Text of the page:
Kite Runner: Class Differences
“Where justice is denied, where poverty is enforced, where ignorance prevails, and where any one class is made to feel that society is an organized conspiracy to oppress, rob and degrade them, neither persons nor property will be safe. ” (– Frederick Douglass) The Kite Runner is based on two boys named Amir and Hassan. Amir is from an upper class, called the Pashtuns and Hassan is from a lower class, called the Hazaras. Pashtuns are Afghanistan’s largest ethnic group. Pashtuns are Sunni Muslims and Hazaras are Shi’a Muslims.
Pashtuns consider Hazaras a disgrace to Islam and are considered a minority.
Hazaras have been discriminated for many centuries. Because of this class difference, there are limitations to Amir and Hassan’s relationship. The Kite Runner would not exist if there is no class difference between Amir and Hassan because every conflict in the novel revolves around the class difference between Amir and Hassan as well as Pashtuns and Hazaras. Amir and Hassan themselves would be two completely different people if it weren’t for the labels of Pashtuns and Hazaras and the political issues that are ongoing in Afghanistan would be non-existent as well.
The Kite Runner is based on the class difference between Amir and Hassan. There would be no conflicts or issues in this novel if it weren’t for the discrimination against Hazaras and the superiority of Pashtuns. The conflict between Assef and Hassan would be non-existent because if there was no class difference in the novel, Assef would have never teased Hassan. Assef even raped Hassan because he was a Hazara. Assef is the village bully and has very low tolerance for Hazaras, especially Hassan. Hassan was raped to be dominated by Assef and to prove that Hassan is inferior to Assef.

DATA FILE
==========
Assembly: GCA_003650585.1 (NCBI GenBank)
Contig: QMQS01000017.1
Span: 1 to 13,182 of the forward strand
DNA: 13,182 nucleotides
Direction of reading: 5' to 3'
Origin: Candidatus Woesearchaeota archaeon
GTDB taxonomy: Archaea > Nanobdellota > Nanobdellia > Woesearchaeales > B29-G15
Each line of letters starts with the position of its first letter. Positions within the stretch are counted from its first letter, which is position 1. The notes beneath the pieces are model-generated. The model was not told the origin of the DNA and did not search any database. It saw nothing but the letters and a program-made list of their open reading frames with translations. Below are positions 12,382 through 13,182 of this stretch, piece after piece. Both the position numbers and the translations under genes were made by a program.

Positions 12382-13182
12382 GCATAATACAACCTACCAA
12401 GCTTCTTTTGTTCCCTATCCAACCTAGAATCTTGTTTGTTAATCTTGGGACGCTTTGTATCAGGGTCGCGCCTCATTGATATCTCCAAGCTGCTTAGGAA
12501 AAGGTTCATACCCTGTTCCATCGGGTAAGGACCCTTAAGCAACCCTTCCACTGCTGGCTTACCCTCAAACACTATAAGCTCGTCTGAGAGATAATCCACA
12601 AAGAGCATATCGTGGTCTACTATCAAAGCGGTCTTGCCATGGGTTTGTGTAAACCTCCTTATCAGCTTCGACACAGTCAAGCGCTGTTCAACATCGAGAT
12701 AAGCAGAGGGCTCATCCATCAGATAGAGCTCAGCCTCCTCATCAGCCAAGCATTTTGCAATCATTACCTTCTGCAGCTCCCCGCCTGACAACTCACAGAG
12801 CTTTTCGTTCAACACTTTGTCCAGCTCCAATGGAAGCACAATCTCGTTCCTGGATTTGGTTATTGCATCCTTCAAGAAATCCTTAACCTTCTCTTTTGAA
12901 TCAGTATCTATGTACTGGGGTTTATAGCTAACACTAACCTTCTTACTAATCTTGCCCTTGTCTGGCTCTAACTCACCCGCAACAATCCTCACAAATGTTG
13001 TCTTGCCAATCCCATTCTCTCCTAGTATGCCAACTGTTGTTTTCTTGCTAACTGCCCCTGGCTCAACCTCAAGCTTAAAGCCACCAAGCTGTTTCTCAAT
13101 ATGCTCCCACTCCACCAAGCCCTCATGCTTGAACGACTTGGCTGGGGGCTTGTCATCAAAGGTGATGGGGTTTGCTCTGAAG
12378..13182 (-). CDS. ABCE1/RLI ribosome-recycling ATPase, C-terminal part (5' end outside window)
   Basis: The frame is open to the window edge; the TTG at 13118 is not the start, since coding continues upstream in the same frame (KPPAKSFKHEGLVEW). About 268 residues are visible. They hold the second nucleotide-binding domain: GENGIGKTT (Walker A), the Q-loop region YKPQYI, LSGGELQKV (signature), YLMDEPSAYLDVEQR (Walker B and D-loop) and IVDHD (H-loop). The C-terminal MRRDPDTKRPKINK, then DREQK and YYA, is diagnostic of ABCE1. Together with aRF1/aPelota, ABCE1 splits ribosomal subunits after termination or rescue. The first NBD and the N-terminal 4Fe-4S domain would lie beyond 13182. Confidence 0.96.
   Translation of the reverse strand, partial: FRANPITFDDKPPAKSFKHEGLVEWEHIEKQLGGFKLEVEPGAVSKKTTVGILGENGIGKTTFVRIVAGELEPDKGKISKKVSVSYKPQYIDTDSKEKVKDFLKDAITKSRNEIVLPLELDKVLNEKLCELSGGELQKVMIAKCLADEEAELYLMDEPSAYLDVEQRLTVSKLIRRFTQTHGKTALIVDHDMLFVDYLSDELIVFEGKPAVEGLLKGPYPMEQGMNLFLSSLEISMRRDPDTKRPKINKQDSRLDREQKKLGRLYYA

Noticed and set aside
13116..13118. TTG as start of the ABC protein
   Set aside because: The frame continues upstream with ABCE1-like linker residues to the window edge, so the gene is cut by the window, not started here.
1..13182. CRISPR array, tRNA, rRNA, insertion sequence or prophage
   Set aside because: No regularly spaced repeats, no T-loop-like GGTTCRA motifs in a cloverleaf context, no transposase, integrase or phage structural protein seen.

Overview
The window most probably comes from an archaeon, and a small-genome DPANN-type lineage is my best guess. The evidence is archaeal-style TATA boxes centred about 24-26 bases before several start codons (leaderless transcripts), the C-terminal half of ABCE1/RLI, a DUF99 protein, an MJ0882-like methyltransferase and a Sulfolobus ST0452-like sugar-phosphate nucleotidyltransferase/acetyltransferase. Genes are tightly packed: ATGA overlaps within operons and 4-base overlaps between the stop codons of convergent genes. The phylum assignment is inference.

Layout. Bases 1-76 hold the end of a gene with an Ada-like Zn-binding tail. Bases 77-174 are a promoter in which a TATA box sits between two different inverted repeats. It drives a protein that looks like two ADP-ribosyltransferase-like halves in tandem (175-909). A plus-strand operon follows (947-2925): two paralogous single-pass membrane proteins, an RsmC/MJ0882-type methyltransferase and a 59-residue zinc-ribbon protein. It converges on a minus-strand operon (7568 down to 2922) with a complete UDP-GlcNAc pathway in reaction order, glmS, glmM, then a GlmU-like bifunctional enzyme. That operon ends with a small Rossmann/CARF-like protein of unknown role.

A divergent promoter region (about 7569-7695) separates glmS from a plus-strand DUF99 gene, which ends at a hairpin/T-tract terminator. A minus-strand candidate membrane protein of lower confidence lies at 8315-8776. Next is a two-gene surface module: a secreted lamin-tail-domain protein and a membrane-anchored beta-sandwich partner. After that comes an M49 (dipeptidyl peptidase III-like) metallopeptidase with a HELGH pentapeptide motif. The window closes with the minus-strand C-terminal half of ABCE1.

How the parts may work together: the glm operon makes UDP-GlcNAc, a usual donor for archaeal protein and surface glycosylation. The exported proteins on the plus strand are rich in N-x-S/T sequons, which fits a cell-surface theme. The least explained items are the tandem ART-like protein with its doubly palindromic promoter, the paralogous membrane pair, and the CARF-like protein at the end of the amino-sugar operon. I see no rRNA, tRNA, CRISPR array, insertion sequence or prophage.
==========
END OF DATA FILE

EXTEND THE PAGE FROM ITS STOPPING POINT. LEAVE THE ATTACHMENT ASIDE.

Every confrontation Hassan and Assef have, Assef constantly states that Pashtuns are real Afghans and Hazaras are not. “Afghanistan is the land of Pashtuns. It always has been, always will be. We are the true Afghans, not this Flat-Nose here. His people pollute our homeland, our watan. They dirty our blood. ” – (Assef, Chapter 5, Page 43) He also claims that Hazaras pollute Afghanistan and should be killed just like how Hitler murdered 6 million Jewish people because they were considered minorities in Germany. Another conflict that would also make the novel non-existent would be the limited relationship between Amir and Hassan.
When Amir and Hassan participated in the Kite flying competition, Amir controlled the kite and Hassan was the kite runner. This already shows the domination Amir has over Hassan and how Amir will always remain the controller and Hassan will always be the runner. Amir only treated him like he was inferior because of he was a Hazara and also because of the favouritism between Amir and Hassan from Baba. 26 years later when Amir is in living the USA and Hassan is still in Afghanistan, Hassan protected Baba’s property with his wife and his child.
Hassan and his wife were killed because he was protecting his home and was claimed a liar by the Taliban’s, also because he was a Hazara. The class difference in this novel was not only between Amir and Hassan but between the Talibans and Hazaras as well, which caused a lot of political tension. Overall, most conflicts introduced in The Kite Runner are inflicted by class differences between Amir and Hassan. If it were not for the class difference and discrimination, there would be no story at all.
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